The Observer reports that senior academics are deeply concerned about the way in which a department of state is alleged to have insisted on the 'big society' as a major academic research theme as a condition of renewing academic funding of the Arts and Humanities Research Council.
This report of a rather top down insistence on studying the bottom up doctrine speaks to a recurring tension as to how government can get traction for its 'big idea' without undermining the point.
The report also captures growing tensions over how to protect academic freedom while enabling scrutiny of how public funding is spent at a time of fiscal restraint.
There is growing anger at what the Royal Historical Society (RHS) described as a "gross and ignoble" move to assert government control over research in favour of what one academic labelled a party political slogan.
Professor Colin Jones, president of the RHS, said the move was potentially dangerous for the future of academic study in the country. "It seems to me to be absolutely gross," said Jones.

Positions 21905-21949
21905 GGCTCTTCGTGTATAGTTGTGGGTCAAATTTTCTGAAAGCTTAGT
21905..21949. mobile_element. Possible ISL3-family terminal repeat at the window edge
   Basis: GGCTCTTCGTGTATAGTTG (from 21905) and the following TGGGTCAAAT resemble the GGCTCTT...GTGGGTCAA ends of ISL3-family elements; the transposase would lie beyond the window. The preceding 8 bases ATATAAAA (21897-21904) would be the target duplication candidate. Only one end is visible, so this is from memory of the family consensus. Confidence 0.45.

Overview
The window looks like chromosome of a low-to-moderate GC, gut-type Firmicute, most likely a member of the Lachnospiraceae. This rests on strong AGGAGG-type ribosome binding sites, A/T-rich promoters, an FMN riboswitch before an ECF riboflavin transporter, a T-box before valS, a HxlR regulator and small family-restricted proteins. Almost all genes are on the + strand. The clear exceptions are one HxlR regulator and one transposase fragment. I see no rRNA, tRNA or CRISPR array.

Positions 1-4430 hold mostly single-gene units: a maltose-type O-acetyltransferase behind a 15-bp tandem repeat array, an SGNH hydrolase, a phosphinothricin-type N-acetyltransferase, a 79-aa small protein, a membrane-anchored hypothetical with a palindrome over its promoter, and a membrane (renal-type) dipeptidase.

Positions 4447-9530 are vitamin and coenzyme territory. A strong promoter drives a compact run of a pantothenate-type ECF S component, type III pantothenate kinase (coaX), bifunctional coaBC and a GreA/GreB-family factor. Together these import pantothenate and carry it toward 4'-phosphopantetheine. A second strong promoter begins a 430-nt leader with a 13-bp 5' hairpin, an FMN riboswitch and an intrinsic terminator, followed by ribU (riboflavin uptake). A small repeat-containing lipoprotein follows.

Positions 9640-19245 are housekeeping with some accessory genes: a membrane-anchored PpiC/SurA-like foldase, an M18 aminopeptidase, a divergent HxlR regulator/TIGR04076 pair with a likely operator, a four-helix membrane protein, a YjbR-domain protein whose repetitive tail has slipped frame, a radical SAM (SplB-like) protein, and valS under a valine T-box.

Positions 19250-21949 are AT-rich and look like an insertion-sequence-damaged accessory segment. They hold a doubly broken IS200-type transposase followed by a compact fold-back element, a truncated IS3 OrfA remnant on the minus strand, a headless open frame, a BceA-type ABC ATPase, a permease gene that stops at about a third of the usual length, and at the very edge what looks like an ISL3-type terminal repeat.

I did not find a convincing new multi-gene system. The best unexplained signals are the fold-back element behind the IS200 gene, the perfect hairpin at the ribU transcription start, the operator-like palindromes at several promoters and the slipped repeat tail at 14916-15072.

"In a way, the AHRC should be congratulated for securing a good settlement in a difficult spending round, but there is something slightly ignoble about making the 'big society' a research priority."
He added: "It is government money. They have the right to spend it on what they want, but there is a degree of anxiety about the strings being put on. They are being strengthened, which could be dangerous for independent research."
A principal at an Oxford college, who did not want to be named, said: "With breathtaking speed, a slogan for one political party has become translated into a central intellectual agenda for the academy."
It is understood that Oxford University intends to discuss the imposition of "big society" research at the next meeting of its sovereign body, the Oxford congregation, in May.